2011 IR&D Annual Report

Development and Validation of a Shock Tube Apparatus for High-Fidelity Blast Wave Generation, 18-R8132

Principal Investigators
James Mathis
Walt Gray
Thomas Z. Moore
Larry Goland
Trenton Kirchdoerfer

Inclusive Dates:  01/01/10 – Current

Background — SwRI has identified blast and blunt impact trauma as an emerging market opportunity well suited to its impact and blast physics expertise. SwRI's current blast loading method of using high explosives presents limitations in experimental fidelity and repeatability and has been met with skepticism by proposal reviewers in the medical community. Although trauma research using explosives is still being conducted, the shock tube method has become the de facto standard. Large shock tube apparatuses are currently under development at other organizations conducting blast trauma research. Without such a device, a gap will soon appear in SwRI's research capabilities that may severely limit its ability to maintain a viable research program in blast trauma. For that reason, SwRI researchers proposed to design and build a high-fidelity shock tube apparatus.

Approach — The goal is to design and develop a shock tube test apparatus with sufficient flexibility to achieve the range of shock pressure conditions required to study a broad spectrum of blast trauma mechanisms. The apparatus will be unique. It will include an adjustable length high-pressure gas reservoir section allowing for independent tailoring of the shock peak pressure and pulse width (impulse) with a single device. In current shock tubes, the peak pressure and impulse are coupled, and tailoring usually requires changing hardware. This approach has not been attempted before and will require a significant research and design effort. The validity of the apparatus for trauma studies will then be demonstrated experimentally.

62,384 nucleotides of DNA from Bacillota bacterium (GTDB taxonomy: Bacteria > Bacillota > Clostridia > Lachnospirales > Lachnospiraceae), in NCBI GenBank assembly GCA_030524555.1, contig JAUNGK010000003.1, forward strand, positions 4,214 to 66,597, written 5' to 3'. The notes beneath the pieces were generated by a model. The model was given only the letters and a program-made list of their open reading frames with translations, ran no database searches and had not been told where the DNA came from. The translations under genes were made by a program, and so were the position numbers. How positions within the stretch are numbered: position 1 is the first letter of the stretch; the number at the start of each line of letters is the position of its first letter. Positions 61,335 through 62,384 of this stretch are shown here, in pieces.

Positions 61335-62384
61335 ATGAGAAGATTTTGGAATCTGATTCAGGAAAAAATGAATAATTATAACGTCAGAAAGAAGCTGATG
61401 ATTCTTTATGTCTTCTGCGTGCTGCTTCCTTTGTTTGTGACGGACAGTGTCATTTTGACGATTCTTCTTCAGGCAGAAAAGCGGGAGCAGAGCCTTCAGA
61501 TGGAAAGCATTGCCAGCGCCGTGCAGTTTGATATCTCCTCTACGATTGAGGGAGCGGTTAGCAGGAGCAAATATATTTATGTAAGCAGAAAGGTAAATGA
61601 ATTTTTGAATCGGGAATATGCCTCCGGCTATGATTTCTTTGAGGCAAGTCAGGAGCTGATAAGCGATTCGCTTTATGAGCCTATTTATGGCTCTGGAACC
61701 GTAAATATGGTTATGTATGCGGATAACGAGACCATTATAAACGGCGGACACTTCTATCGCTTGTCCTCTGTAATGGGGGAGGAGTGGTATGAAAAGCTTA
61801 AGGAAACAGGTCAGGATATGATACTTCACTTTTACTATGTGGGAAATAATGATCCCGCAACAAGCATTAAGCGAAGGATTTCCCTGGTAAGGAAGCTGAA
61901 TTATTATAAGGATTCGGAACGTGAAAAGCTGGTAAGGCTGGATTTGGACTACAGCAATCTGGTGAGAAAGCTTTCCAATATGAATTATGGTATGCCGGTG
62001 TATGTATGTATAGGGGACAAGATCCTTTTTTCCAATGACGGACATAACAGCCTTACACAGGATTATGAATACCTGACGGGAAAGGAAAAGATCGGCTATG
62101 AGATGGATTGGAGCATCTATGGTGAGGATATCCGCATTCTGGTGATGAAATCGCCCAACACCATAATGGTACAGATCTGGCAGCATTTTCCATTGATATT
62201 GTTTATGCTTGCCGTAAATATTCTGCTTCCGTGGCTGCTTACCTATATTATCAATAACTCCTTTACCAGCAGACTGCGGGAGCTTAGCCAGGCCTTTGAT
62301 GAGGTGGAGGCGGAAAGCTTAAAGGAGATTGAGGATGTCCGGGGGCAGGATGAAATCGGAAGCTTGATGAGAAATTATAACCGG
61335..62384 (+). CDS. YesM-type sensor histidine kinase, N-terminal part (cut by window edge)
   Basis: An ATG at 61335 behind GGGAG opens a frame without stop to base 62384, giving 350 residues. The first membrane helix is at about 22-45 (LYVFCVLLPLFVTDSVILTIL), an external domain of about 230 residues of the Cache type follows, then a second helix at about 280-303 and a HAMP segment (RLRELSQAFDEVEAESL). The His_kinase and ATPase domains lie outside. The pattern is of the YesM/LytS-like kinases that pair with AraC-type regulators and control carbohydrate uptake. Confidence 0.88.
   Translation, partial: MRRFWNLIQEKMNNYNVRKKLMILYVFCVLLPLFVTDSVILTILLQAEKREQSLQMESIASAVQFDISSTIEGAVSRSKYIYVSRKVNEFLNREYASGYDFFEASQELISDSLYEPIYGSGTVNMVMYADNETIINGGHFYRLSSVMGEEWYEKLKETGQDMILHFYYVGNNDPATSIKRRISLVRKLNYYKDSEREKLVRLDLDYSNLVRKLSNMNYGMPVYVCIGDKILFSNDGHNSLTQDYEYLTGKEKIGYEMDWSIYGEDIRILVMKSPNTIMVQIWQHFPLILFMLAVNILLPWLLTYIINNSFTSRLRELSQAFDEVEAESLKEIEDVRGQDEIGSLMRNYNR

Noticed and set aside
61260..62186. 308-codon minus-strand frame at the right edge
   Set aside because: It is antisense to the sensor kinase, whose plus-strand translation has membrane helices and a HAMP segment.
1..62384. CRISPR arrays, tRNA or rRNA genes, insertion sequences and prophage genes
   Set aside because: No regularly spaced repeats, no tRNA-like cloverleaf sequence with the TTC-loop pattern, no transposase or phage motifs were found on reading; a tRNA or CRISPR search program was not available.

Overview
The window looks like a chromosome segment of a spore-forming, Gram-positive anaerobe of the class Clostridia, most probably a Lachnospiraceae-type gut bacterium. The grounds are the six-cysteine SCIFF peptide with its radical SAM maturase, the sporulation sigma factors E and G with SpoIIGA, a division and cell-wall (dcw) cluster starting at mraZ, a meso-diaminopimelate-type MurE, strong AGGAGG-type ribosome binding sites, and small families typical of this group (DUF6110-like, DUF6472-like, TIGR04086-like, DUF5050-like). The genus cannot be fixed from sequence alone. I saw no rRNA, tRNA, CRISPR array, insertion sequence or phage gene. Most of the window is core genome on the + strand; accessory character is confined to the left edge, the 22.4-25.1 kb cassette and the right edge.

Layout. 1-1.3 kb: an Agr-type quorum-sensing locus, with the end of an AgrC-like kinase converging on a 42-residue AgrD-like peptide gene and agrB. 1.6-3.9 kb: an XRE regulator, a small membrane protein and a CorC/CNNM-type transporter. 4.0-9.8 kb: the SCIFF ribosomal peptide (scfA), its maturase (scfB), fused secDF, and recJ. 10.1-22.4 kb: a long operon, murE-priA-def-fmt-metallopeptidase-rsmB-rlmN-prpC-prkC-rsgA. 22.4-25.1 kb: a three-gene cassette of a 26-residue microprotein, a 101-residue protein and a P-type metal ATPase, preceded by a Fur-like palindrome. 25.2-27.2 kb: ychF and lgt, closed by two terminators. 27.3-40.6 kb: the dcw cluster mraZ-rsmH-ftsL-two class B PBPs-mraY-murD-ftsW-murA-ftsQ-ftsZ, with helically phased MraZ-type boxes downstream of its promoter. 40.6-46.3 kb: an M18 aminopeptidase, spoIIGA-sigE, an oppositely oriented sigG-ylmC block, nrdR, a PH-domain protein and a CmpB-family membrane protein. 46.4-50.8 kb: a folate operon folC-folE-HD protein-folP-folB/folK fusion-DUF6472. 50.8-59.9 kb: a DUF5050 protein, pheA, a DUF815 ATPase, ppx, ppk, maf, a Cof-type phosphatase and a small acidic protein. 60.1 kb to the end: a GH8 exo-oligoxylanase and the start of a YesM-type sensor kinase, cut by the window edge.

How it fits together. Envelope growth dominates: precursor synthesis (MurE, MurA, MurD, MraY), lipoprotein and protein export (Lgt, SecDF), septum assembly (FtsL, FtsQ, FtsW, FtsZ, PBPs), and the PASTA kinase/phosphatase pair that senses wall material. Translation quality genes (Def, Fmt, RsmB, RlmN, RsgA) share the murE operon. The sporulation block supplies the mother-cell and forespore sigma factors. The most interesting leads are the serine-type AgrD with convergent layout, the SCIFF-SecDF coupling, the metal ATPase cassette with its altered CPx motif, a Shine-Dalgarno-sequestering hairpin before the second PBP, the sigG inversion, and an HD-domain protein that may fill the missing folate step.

Figure 1. SwRI-designed shock tube system.

Accomplishments — A new shock tube system has been designed and fabricated, see Figure 1. The system consists of four primary components: an adjustable length high pressure driver section, a dual burst diaphragm section, a modular expansion section and a test section. The driver section consists of a 4.9-inch internal diameter tube rated at 6,000 psi. The adjustable length is achieved by sliding a movable piston in the tube bore to the desired location along the tube's length. This effectively changes the length of the driver section without having to change hardware. The piston location is infinitely adjustable using a specially designed system. The diaphragm section is a dual diaphragm design allowing for more precise control over shock tube firing and allowing higher driver load pressures to be obtained. The internal diaphragm holder can be quickly accessed by removing a single clamp device and moving the entire driver section away via a roller system. The test section currently consists of a 36-inch diameter, 12-foot long pipe. With the current test section, it is expected that shock pressure up to 20 psi and durations up to 20 milliseconds can be obtained. Much higher shock pressures can be achieved by limiting the diameter of the test section. The modular design of the expansion section will allow for various test sections to be easily installed.

Along with the mechanical design of the system, a complete electronic control system was developed and is currently being installed. The system consists of a control console with various pressure readouts and controls, which actuate the high speed valves used to fill and fire the shock tube.

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Southwest Research Institute® (SwRI®), headquartered in San Antonio, Texas, is a multidisciplinary, independent, nonprofit, applied engineering and physical sciences research and development organization with 9 technical divisions.